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Model What You Trade?

| | Posted in: Big Ideas

Do strategies modeled using major indexes translate cleanly to the exchange-traded funds (ETF) that track them? ETF returns may deviate from underlying index levels because: (1) ETFs incorporate trading frictions from rebalancing and management fees; (2) ETF composition may differ slightly from that of the underlying index due to trading cost considerations; (3) ETFs accumulate dividends in a non-interest bearing account for periodic lump sum distribution; and, (4) ETFs trade until 4:15 p.m., while indexes close at 4:00 p.m. To investigate, we compare return distribution statistics over rolling 52-week histories for three index-ETF pairs:

SPDR S&P 500 (SPY) versus S&P 500 Index, since late January 1993.
SPDR Dow Jones Industrial Average (DIA) versus Dow Jones Industrial Average (DJIA), since late January 1998.
PowerShares QQQ (QQQ) versus NASDAQ 100 Index, since early March 1999.

Using weekly closes for both indexes and dividend-adjusted ETFs from ETF inception through June 2011, we find that:

The following chart plots the difference in average weekly returns over the prior 52 weeks between SPY and the S&P 500 Index during the available sample period. The delta is persistently positive due to incorporation of dividends in SPY returns, but it is not constant.

What about deltas for other return distribution statistics?

The next three charts plot similar SPY-S&P 500 Index deltas for return distribution standard deviation, skewness and kurtosis over the prior 52 weeks during the sample period. The deltas for these three statistics appear to be roughly zero-reverting, with all exhibiting pronounced extremes associated with the 2008 financial crisis. In other words, the ETF behaves least like its underlying index during the financial crisis.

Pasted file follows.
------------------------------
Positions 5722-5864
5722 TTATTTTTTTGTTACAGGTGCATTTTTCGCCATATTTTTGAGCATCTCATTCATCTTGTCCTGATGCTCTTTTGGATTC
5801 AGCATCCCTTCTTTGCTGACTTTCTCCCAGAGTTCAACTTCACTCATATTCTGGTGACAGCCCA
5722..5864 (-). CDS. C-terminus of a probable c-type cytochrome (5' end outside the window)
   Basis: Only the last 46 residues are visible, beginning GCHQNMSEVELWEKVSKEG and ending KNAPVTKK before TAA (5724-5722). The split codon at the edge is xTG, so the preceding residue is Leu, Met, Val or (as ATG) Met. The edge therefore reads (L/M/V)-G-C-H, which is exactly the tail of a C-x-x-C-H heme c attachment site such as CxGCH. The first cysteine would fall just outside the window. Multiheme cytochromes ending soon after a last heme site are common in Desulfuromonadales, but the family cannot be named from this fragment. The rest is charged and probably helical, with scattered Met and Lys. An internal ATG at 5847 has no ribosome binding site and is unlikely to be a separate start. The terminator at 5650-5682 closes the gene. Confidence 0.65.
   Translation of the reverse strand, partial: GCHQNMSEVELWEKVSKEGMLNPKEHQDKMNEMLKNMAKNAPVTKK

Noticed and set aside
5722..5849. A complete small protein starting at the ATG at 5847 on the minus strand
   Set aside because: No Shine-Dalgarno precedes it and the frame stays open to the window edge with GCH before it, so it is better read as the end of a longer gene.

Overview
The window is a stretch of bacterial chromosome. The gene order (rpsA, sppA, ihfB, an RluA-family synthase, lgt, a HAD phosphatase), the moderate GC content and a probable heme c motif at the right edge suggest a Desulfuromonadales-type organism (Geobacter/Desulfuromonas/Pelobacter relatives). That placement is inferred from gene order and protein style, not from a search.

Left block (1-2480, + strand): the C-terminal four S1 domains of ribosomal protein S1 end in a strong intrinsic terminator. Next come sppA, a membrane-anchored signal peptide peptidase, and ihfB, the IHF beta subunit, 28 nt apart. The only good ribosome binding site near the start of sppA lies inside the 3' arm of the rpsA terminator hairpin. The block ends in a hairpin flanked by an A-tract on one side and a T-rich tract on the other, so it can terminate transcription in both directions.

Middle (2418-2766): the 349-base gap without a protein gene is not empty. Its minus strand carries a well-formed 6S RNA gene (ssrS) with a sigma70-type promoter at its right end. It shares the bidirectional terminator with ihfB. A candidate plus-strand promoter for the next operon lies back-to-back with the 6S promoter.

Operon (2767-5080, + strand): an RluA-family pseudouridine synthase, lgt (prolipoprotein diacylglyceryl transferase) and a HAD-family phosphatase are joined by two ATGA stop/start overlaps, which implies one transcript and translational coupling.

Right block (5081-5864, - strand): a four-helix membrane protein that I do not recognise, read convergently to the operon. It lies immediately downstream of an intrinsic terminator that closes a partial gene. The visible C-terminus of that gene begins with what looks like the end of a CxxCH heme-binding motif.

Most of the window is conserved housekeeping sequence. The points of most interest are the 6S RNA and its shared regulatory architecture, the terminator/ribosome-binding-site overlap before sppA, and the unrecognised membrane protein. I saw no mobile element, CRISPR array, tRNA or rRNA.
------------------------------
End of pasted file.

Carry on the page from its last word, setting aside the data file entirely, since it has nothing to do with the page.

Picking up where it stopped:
What about the other two ETF-index pairs?

The following two groups of four charts each summarize results for the other two ETF-index pairs.

For DIA-DJIA (observations above generally apply):

For QQQ-NASDAQ 100 Index (the dividend effect is muted, and there is no obvious disruption associated with the 2008 financial crisis):

In summary, evidence from basic statistics suggests that strategies tested on familiar indexes may not translate perfectly to associated ETFs.

In other words, investors should consider these findings in deciding whether to use indexes to backtest trading strategies while planning to execute the strategies via ETFs (perhaps due to short ETF histories). This consideration is likely most material for strategies that trade frequently.

Cautions regarding findings include:

  • Relative to a 52-week measurement interval, the samples are not large.
  • As noted, materiality of ETF-index deltas for backtesting likely depends on trading strategy characteristics.
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